Portugal’s UEFA 2020 European Championship qualification campaign got off to a lacklustre start with two home draws against Ukraine and Serbia at the Estádio da Luz. Despite creating more than enough chances to win both matches, Cristiano Ronaldo’s return to the squad failed to have the desired effect, and four dropped points had many reaching for the panic button.
One thing Seleção supporters have understood over the years when it comes to qualifying is the hard way is the only way. Many questions have been raised about Fernando Santos’ personnel and formation decisions. Let’s try and dissect some of the biggest decisions he must make and get the glass half full.
Sort out the midfield
Santos started with a midfield three of João Moutinho, Rúben Neves and William Carvalho against Ukraine. Rafa replaced Neves in the 62nd minute and Moutinho made way for João Mário late on.
The Wolverhampton pair were axed against Serbia with Danilo and Rafa getting starts. Pairing Danilo and William together is a new strategy for Santos, partly enabled by the former Sporting player converting from a holding midfielder to a box-to-box role since his summer switch to Real Betis.
Danilo scored a fantastic equaliser and William showed that he is more than a one-trick pony, but questions remain. Is this the way forward? What is Portugal’s most effective formation? What about Moutinho and Neves? João Mário? Bruno Fernandes? Pizzi?
Dyego Sousa earned his first Portugal cap off the bench against Ukraine and replaced André Silva in the starting XI against Serbia. The 29-year-old Brazilian-born forward has been prolific since his move to Sporting Braga but hadn’t scored in six appearances for the Arsenalistas.
André Silva appeared to have turned the corner at Sevilla before a downturn in goals, but he went closest to scoring against Ukraine and shouldn’t be playing second fiddle to Dyego Sousa. Brought off the bench against Serbia, it was Silva’s header onto Rukvina’s arm that almost resulted in the winning penalty.
Sousa’s inclusion in the squad raised some eyebrows especially considering the blistering form of 19-year-old João Félix, the call-up for 22-year-old Diogo Jota not to mention 19-year-old Rafael Leão who recently scored six Ligue 1 goals in seven matches for Lille.
Have we seen the last of Dyego Sousa in a Portugal jersey? With so many young talents coming through, Santos should allow them playing time to show what they can do.
Where does Bernardo Silva fit?
Santos has had a difficult time getting the best out of Bernardo for the Seleção. Playing predominantly in a midfield three at Manchester City, he has shown flashes of brilliance for Portugal but not as consistently as necessary.
With Ronaldo’s early departure against Serbia it was Bernardo who was afforded the limelight. The 24-year-old had every opportunity to dictate from a free attacking role, he was influential and unlucky on occasions but also guilty of overplaying his hand.
Santos’ duration as Portugal manager may hinge on his ability to get the most from Bernardo. Although it’s early days, there are shades of the way several Seleção coaches singularly failed to get the best of Miguel Danny in a Portugal shirt, despite the Zenit player’s consistently magnificent club form. Finding the solution to allow Bernardo to shine for his country is perhaps the most crucial decision for Santos and one he needs to get right.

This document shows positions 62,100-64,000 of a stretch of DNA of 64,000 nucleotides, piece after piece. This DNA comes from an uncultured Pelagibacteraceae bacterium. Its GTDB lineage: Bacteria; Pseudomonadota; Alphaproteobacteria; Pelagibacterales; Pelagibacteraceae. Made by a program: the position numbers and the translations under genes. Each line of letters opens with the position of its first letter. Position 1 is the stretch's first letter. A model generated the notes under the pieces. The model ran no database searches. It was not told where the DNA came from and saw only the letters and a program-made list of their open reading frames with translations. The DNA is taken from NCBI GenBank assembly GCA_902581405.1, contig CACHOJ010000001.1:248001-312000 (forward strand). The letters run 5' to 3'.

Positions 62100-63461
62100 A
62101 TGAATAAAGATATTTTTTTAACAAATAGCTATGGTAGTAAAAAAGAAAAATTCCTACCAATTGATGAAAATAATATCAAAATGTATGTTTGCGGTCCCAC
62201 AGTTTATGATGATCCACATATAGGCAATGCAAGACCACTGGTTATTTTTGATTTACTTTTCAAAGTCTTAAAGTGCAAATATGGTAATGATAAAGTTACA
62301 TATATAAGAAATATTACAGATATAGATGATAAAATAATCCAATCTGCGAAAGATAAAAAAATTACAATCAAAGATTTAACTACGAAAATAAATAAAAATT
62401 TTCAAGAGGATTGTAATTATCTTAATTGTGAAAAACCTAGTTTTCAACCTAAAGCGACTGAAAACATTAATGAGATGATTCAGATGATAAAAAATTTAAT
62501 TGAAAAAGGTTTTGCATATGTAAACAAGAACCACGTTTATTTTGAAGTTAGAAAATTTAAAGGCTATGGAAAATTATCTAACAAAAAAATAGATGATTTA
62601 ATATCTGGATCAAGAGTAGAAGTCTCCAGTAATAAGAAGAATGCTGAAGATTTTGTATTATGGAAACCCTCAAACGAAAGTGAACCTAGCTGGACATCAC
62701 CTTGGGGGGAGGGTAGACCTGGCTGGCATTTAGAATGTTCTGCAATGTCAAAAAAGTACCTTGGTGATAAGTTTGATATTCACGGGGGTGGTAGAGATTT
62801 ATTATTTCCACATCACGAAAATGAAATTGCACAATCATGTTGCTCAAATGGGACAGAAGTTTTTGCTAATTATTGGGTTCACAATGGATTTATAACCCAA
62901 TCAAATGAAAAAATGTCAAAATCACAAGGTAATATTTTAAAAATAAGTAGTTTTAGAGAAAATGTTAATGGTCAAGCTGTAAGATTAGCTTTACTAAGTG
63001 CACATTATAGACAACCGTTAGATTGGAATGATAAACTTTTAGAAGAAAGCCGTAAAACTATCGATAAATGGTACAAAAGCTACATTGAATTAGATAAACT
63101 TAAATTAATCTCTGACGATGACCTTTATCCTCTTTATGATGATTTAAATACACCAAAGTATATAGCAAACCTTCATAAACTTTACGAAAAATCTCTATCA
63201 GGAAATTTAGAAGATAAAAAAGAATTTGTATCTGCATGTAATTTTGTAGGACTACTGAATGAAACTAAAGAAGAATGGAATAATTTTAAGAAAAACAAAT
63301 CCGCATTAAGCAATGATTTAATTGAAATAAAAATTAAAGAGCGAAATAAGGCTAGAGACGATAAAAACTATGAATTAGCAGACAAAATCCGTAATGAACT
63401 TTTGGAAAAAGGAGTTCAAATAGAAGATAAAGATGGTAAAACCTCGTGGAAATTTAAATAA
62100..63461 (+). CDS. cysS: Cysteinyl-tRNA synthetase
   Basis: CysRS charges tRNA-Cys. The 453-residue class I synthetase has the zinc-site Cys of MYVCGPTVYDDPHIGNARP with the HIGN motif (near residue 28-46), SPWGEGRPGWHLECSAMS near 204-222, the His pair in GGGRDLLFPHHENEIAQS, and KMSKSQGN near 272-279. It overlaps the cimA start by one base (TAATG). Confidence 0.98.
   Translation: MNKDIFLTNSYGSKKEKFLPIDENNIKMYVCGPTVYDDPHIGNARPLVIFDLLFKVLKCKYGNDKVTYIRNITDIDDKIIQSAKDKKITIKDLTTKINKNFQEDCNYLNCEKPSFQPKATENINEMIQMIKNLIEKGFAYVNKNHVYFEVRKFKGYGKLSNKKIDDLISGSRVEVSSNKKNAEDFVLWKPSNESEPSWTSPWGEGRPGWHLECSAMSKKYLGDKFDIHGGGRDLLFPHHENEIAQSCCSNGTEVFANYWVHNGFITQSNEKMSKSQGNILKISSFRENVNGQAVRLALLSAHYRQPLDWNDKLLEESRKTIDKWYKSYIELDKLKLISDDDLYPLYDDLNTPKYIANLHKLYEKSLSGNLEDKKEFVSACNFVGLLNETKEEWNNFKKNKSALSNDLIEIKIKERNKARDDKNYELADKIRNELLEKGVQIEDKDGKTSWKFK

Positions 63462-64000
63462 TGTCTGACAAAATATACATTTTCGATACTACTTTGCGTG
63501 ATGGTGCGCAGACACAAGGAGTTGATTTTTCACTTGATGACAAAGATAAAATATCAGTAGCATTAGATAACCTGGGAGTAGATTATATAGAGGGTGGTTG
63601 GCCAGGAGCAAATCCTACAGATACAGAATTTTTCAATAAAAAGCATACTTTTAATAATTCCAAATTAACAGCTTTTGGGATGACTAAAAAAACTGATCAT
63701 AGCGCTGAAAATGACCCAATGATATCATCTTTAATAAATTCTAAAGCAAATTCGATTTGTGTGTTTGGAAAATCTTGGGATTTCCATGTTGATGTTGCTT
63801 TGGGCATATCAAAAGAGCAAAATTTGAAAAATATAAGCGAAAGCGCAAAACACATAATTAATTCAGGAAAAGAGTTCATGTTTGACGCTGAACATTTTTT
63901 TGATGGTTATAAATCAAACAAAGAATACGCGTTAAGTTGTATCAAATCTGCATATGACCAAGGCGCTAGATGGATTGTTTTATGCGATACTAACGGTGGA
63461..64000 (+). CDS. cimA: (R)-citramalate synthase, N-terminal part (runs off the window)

Portugal can compete without Ronaldo
The Seleção have been assumed to be a one-man team but have repeatedly proved they can get it done without their captain. The 2016 European Championship Final win against France was secured despite Ronaldo suffering an injury in the 25th minute.
He then decided not to participate in the inaugural UEFA Nations League following his summer move from Real Madrid to Juventus. Portugal still managed to get past Italy and Poland to reach the finals.
He was eager to make an impact against Ukraine in his first appearance since the World Cup, forcing two good saves from Pyatov in the first half. Ronaldo couldn’t break the deadlock however, he and his teammates unable to turn a dominant performance into all three points.
Ronaldo looked keen to make amends against Serbia but was forced off injured in the 28th minute with his side 1-0 down. The spirit and quality in the side remained, Danilo Pereira equalised but the winner was not forthcoming despite the largely one-way traffic when Ronaldo was not on the pitch.
The Portuguese panic button needs a refurbishment, but there no need to drown your sorrows in Medronho just yet. The European champions can still qualify for the 2020 tournament if they fail to finish in the top two in their qualifying group by winning the UEFA Nations League playoff in March 2020.
Failing that, away matches in Ukraine and Serbia could be favourable for the Seleção. The hosts are unlikely to be as defensive as the first legs which will suit the Portuguese.
The emergence of Rúben Dias has often been overlooked. Portugal’s central defence appears much more solid with the Benfica player in the ranks, highlighted by his crucial block in the final minutes against Ukraine after Rui Patrício’s parry.
João Cancelo showed he can defend as well as attack which is a positive sign moving forward. Raphael Guerreiro needs to adjust to the left-back role after playing as a winger for Borussia Dortmund, but if the full-backs are granted enough cover they can be extremely effective going forward.
Santos has previously shown an ability to learn from his mistakes and make the correct adjustments. Let’s see what happens in the UEFA Nations League Finals before abandoning him just yet.
By Matthew Marshall